1. Introduction

Nowadays, Nanostructure and Nanocrystalline materials have been widely used for different applications such as Energy storage device, Memory device, Bio-medical applications and so on [1,2]. Lithium-ion batteries are one of the great solutions of energy storage sectors. In this regard, eco-friendly LiFePO4 materials is an attractive cathode material for lithium-ion batteries due to retained the full charge-discharge capacity of the materials and non-toxicity [3]. The LiFePO4 materials has been prepared by several methods via solid state reaction [4], sol-gel [5], carbothermal reduction [6], hydrothermal [7], co-precipitation [8], polyol process [9,10], solvothermal method [11] etc. Among that, the polyol process is versatile method to produce the economic-energy efficient method compare to other methods. Polyol solvents act as a reducing agent as well as stabilized the prepared materials [9].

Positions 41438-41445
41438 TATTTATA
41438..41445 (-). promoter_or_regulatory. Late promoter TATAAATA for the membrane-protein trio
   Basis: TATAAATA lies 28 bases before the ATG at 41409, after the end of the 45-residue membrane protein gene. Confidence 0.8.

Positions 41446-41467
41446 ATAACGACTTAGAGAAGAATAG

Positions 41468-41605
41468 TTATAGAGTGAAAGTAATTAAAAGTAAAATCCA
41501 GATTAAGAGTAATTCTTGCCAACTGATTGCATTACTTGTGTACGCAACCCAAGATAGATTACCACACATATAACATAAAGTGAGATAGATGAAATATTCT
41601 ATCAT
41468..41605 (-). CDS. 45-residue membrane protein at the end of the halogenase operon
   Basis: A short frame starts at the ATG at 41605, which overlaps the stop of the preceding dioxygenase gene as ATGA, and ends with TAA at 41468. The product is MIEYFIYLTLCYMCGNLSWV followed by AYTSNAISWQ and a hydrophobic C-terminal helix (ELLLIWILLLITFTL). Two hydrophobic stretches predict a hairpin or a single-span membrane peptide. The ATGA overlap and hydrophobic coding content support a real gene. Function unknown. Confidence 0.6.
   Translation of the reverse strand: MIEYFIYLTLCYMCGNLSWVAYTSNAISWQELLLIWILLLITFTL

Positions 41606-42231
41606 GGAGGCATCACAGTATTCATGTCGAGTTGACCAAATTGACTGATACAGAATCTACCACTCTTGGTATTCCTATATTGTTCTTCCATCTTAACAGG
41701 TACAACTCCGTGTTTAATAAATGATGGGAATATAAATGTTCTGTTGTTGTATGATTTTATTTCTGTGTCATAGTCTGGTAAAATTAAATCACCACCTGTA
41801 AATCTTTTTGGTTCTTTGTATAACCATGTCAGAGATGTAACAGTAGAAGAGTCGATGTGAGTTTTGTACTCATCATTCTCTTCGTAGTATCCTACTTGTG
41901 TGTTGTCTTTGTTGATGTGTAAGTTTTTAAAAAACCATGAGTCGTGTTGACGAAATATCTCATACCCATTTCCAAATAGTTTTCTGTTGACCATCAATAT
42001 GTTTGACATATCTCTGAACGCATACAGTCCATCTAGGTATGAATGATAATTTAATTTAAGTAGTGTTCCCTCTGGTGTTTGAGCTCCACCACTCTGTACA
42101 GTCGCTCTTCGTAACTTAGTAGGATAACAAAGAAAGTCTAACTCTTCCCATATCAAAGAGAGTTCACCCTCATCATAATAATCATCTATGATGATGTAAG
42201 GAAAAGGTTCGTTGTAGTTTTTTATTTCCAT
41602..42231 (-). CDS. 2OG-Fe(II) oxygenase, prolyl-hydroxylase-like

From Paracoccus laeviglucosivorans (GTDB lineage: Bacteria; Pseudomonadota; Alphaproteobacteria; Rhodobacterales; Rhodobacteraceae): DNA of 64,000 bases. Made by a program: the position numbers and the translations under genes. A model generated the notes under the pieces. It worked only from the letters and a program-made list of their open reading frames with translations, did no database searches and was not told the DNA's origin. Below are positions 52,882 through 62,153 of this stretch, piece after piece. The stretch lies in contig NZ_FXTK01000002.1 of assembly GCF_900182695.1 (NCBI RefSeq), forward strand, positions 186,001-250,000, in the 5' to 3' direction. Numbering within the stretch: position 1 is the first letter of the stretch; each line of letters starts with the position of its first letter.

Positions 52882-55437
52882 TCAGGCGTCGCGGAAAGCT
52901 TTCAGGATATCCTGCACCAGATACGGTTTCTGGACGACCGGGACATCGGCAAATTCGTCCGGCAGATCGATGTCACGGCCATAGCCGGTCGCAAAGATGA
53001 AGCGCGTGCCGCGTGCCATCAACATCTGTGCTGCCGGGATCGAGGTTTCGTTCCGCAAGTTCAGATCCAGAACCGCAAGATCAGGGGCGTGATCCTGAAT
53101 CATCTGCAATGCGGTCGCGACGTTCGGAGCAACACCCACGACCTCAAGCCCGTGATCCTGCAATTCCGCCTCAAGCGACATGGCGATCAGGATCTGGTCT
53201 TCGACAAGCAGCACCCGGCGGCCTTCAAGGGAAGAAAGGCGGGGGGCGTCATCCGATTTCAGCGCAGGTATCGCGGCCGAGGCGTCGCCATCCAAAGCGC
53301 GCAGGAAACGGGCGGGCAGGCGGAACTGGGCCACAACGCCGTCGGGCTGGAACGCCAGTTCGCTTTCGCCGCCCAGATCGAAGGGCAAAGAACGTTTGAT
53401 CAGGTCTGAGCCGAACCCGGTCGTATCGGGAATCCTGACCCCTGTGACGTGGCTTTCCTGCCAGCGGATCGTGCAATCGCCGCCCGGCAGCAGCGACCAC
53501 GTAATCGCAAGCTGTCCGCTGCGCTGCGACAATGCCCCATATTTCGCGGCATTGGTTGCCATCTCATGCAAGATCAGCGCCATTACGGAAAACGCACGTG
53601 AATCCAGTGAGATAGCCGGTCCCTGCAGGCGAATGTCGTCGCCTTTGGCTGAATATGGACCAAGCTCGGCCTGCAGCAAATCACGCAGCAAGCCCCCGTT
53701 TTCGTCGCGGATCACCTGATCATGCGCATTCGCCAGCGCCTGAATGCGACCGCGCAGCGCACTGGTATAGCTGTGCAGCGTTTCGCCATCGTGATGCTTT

Magnetic analysis can be absolute to study magnetic structure and electronic properties of materials used in lithium power sources, i.e., lithium intercalation compounds (Li-ICs). Because, Li ions are nonmagnetic (diamagnetic) and they indirectly affect magnetic properties through manipulate on the cation valence of the 3d iron-transition element. In this context, magnetic properties are of fastidious interest because they are found to be a powerful tool to characterize materials. In particularly, the impurities of nanoparticles cannot be detected by classical analysis like X-ray diffraction (XRD), Fourier transform infrared (FT-IR) spectroscopy, etc. Magnetism is therefore indirectly important to the electrochemical properties of materials [12].